Updated with statement from Cardin

A day after Congress settled the longstanding debate over the nation's debt ceiling, Maryland lawmakers are reacting to the next crisis caused by partisan gridlock: The partial shutdown of the Federal Aviation Administration, which has caused thousands of employees to be furloughed.

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In a testy press conference on Capitol Hill Wednesday, Rep. Steny Hoyer blasted House Republicans for the impasse, arguing that both the House and Senate could approve legislation to temporarily extend FAA funding, even though most lawmakers have left Washington for the summer recess.

"It will cost more than $200 million per week. It has already cost us $360 million. This is from the party that is worried about fiscal responsibility," said the Southern Maryland lawmaker, who is the second-highest ranking Democrat in the House. "We need to get this done and we should get it done today."

In a statement, Sen. Benjamin L. Cardin called the impasse "yet another attack on public-sector workers."

"Hardworking FAA employees are going without a paycheck and are at risk of losing their health care coverage. Some FAA inspectors are still on the job, but are putting official travel costs on their personal credit card," he said. "This is unacceptable."

The Republican-led House of Representatives passed an extension of FAA funding that would keep the agency running through Sept. 16, but Senate Democrats have balked at that proposal, which includes $14 million in cuts in federal subsidies for rural airports. Democrats and Republicans have also wrestled over the rules that dictate how airline workers may unionize.

Republican House Speaker John Boehner called on the Senate to pass the bill approved by the House. In a statement, he claimed Senate Democrats were playing politics with the issue.

"I respect the fact that senators have certain objections, but they have had two weeks to respond to the House bill and done nothing, leaving tens of thousands of workers in limbo," Boehner said. "The House has done its job, and now it's time for senators to do theirs."

Budget authority for the agency ran out on July 23. The U.S. Department of Transportation says that some 4,000 FAA workers – and an additional 70,000 contract employees – have been furloughed. In Maryland, stop-work orders have been issued for six contracts, including work on a new radar system for Baltimore Washington International Thurgood Marshall Airport.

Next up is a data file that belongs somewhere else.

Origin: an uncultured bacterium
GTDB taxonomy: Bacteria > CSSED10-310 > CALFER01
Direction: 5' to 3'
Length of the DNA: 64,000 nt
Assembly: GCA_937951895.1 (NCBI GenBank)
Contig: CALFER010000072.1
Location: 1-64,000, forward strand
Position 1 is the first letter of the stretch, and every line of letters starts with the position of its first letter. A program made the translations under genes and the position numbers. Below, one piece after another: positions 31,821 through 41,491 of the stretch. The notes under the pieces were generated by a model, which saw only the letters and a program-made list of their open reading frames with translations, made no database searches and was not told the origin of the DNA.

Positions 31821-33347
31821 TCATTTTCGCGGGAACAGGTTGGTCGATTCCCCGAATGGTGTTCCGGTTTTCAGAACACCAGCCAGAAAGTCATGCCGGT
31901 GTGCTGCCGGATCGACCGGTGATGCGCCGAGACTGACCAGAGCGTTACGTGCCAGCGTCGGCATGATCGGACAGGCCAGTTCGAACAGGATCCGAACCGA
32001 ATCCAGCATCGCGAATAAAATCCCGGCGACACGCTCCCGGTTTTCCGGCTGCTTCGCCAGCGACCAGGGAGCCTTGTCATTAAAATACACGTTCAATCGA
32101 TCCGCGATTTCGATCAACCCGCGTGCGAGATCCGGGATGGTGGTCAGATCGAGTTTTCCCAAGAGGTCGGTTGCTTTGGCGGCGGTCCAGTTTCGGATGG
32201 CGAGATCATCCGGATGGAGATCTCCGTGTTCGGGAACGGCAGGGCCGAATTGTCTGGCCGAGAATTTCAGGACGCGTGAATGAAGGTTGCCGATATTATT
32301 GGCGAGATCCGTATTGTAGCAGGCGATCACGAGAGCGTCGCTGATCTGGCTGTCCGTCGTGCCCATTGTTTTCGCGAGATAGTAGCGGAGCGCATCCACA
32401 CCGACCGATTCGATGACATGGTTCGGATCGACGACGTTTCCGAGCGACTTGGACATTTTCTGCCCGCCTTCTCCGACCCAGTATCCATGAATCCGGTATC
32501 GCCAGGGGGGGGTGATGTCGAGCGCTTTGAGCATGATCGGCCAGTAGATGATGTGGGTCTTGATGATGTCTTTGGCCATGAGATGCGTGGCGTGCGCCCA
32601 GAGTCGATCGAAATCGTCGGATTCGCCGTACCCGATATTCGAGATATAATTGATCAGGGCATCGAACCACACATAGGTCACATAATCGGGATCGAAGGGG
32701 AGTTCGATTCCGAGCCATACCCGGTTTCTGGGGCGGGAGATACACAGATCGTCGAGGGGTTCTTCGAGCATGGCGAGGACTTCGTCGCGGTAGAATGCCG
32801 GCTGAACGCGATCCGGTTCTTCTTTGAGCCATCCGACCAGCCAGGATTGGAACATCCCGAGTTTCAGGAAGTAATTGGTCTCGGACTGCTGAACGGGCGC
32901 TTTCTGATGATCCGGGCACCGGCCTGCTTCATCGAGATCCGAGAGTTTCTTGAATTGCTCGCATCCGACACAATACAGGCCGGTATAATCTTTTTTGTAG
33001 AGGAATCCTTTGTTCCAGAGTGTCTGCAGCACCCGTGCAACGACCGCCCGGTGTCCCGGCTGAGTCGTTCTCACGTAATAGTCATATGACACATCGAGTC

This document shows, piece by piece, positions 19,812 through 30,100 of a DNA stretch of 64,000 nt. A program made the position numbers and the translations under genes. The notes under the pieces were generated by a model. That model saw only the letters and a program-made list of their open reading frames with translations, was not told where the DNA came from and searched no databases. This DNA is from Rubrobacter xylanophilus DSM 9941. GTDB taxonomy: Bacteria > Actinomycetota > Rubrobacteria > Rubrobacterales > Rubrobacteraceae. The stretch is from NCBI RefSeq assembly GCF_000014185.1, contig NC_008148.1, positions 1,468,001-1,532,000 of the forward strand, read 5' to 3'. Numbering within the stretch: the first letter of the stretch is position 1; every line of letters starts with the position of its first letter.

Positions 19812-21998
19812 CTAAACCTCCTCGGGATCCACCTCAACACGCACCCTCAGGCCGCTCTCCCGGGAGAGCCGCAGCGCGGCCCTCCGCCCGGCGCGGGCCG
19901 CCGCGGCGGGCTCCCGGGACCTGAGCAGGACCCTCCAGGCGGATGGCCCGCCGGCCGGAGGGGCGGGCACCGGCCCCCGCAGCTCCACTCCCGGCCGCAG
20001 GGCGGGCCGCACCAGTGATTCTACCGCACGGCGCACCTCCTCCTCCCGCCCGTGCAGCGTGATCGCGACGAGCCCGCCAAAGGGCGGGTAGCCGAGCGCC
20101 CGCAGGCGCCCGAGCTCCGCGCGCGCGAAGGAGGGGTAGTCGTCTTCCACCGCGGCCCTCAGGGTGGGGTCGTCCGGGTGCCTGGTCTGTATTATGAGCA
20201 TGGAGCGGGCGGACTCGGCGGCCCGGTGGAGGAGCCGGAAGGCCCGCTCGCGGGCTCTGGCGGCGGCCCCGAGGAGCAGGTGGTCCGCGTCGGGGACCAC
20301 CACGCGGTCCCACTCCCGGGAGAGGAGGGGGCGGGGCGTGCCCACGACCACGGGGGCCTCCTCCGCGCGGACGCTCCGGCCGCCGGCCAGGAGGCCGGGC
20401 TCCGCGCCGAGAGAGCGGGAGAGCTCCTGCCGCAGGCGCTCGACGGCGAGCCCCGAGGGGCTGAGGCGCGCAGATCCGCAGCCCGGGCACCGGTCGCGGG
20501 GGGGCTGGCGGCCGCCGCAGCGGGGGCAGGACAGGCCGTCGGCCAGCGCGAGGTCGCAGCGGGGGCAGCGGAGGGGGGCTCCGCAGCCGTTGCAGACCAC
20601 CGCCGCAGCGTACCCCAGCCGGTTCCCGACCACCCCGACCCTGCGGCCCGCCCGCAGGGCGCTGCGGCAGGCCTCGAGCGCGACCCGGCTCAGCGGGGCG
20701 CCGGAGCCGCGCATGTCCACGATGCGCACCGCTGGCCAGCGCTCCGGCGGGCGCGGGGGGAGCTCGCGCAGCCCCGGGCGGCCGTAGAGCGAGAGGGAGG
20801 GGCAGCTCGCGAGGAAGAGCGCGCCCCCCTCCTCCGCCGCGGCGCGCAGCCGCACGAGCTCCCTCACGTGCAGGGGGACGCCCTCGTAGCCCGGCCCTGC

One of those contractors, Greenbelt, Md.-based Applied Integrated Technologies, has had to stop work on a $3.5 million contract in which they are helping to develop new air traffic control software. Tom Ockuly, the company's chief operating officer, said there is concern the company may have to reduce its workforce if the impasse continues.

"We can probably hold out for a month, if they act quickly when they get back in September," said Ockuly, whose company employs 100 people, most in Maryland.

Though Congress is in recess, both chambers technically continue to meet in "pro forma" sessions. That would allow legislative leaders to pass a short-term extension if no single lawmaker objected. Other options include calling members back to Washington once an agreement is reached, or allowing the furloughs to continue until Congress reconvenes next month.

Allowing the shutdown to continue for a month also means forgoing $1 billion in airline ticket tax revenue.

"I think it's scandalous that we left – the Congress left – before resolving this issue," Rep. Chris Van Hollen, a Montgomery County Democrat, told MSNBC on Wednesday. "This is an example of where Congress totally failed."

The outcome could also have an impact on Hagerstown Regional Airport, which is one of more than 100 airports that benefit from federal subsidies.

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In a press conference Wednesday, Transportation Secretary Ray LaHood urged members of Congress to "end your vacation for a coupe of days…get off the beach" and end the standoff.

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